• Listen attentively, take notes–avoid any evaluative comments; you are building as broad a picture as possible before anything else.
    • Do not make premature assessments or decisions. Keep your own counsel while you are gathering information. Take a week to reflect on what you have heard and set action priorities in three categories, across each area in which action is needed to achieve improvement in the unit’s core capabilities:
      • Immediate action
      • Things to be done over the next two to four months
      • Actions to be taken at some future time
    • Fill out the Academic Unit Diagnostic Tool (AUDiT) (link will be added) and reflect on your interviews and your own assessment from that exercise. Consider especially any themes that emerge and “hot spot” cells on the AUDiT dashboard.

Imagine Success

What will look different if you succeed in helping the unit move in a new direction and regain (or achieve) vibrancy? What will be happening? What will not be happening? Use the AUDiT to focus on one or two key areas in which charge would be especially valuable.

    • Define some metrics in each critical area: how will you measure success?
    • Set milestones, including first steps, intermediate achievements, and long-term goals.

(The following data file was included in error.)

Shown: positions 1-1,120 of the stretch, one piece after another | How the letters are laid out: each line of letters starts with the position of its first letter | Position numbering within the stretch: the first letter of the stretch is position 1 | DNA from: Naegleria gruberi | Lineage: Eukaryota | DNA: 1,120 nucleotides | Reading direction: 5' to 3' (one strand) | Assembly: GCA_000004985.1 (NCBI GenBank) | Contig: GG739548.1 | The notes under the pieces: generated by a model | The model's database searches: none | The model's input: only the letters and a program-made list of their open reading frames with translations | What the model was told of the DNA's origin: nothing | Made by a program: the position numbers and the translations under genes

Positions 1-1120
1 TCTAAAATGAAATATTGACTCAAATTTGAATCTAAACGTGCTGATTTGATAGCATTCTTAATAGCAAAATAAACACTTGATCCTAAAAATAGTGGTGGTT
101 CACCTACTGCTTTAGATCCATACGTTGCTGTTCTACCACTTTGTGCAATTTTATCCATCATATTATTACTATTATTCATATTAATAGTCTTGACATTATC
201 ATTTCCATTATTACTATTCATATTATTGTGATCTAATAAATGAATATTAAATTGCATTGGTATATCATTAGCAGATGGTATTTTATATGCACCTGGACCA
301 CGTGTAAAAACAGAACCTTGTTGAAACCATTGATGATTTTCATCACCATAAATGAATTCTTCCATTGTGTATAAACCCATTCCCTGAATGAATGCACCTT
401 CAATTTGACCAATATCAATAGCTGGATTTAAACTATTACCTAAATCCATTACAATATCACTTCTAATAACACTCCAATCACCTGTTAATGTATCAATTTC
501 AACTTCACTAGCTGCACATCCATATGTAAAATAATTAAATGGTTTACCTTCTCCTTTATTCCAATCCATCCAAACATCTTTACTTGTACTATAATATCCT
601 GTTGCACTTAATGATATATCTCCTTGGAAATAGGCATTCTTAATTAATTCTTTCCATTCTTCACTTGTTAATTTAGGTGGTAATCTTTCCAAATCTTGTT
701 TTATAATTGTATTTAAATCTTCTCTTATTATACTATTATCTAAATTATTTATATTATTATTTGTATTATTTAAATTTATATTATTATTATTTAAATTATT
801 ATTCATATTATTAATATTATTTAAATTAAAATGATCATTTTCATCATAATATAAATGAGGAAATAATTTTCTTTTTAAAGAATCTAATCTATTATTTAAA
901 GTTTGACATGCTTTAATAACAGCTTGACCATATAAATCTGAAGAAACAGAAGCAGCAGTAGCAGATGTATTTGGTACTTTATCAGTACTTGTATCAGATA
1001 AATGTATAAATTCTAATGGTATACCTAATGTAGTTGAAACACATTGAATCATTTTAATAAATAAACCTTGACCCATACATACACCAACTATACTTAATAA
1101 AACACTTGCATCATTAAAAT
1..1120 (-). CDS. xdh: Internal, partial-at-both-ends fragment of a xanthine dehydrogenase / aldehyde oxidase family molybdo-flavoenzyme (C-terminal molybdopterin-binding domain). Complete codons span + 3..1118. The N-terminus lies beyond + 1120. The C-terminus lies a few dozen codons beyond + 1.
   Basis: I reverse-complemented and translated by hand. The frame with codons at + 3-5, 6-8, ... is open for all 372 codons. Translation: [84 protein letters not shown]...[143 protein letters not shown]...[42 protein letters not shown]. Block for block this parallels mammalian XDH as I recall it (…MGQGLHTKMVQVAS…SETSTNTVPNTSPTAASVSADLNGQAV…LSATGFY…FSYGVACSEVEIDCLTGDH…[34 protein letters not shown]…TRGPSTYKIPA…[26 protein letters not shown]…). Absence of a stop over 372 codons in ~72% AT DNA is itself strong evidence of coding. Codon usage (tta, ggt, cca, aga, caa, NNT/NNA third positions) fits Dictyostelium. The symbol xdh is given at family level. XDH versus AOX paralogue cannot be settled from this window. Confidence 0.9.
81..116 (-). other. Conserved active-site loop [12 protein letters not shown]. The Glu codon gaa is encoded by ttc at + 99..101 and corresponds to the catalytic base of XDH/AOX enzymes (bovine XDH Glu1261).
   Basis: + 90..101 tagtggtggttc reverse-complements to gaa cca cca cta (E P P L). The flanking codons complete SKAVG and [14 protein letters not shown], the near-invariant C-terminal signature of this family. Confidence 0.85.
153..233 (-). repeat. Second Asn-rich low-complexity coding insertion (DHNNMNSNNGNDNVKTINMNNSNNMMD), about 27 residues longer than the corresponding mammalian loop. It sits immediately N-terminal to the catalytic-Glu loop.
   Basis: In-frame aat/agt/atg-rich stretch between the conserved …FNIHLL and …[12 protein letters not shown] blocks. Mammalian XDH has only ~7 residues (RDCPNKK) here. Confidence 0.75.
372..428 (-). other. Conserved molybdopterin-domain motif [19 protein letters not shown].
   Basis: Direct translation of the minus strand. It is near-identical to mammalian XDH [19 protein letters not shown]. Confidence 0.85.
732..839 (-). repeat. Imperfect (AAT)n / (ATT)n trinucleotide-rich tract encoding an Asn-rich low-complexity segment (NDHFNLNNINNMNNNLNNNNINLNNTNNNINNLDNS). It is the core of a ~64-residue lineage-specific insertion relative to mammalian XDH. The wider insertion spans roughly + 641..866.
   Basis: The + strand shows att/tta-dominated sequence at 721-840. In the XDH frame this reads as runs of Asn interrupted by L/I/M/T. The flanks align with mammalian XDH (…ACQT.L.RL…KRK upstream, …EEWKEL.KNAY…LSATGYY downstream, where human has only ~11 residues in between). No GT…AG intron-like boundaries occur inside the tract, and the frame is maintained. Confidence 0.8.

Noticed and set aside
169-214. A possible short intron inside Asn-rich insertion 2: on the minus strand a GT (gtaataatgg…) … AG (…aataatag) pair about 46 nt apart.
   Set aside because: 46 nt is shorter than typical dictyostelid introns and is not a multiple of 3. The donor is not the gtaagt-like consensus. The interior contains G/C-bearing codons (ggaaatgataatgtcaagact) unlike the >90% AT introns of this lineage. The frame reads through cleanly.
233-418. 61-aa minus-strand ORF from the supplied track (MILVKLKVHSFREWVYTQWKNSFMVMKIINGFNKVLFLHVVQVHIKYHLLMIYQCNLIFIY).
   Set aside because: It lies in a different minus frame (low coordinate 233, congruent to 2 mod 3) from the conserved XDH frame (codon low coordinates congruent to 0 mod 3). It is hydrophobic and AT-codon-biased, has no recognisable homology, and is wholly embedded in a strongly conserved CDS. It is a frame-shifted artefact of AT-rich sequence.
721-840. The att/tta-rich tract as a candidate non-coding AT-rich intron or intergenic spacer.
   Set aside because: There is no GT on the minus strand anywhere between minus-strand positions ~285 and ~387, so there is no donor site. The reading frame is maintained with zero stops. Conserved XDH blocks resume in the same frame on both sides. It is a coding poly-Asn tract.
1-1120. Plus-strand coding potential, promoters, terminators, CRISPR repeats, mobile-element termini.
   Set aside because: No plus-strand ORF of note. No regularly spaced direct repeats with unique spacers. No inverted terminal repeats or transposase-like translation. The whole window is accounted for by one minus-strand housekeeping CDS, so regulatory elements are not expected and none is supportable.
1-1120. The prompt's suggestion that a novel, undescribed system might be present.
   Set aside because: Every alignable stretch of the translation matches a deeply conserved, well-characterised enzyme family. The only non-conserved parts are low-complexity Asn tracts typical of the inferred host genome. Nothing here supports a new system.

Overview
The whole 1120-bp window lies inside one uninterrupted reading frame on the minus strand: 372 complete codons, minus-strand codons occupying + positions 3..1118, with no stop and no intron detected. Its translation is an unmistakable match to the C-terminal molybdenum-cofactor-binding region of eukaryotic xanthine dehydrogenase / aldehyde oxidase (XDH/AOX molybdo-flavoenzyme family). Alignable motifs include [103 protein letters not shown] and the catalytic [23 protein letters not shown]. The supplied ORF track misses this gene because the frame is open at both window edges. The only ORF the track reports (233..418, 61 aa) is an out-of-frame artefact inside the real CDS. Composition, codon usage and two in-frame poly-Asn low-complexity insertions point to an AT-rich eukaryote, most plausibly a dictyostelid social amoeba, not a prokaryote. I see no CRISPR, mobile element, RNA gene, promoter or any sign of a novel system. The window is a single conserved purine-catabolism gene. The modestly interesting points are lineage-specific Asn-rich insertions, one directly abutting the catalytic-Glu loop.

• In each area, identify key stakeholders, opinion leaders, and gatekeepers.
    • Identify barriers to success: are they financial, interpersonal, structural, governance, political, etc?
    • Reflect on themes from your internal conversations and incorporate as much of the ways in which members of the unit talk about their issues and goals as possible: if there are common words, phrases, or descriptors that recur, incorporate them into your vocabulary. Using familiar words and concepts will increase comprehension, retention, and buy-in as you embark on your efforts.

Develop a Plan of Action

Develop a draft that articulates your vision, your ideas for action, and steps going forward.

    • This is only a draft. Do not disseminate this as your department’s PLAN going forward.
    • Consider separating your assessment section from the vision section and the success metrics; different sections may be appropriate for different audiences and purposes.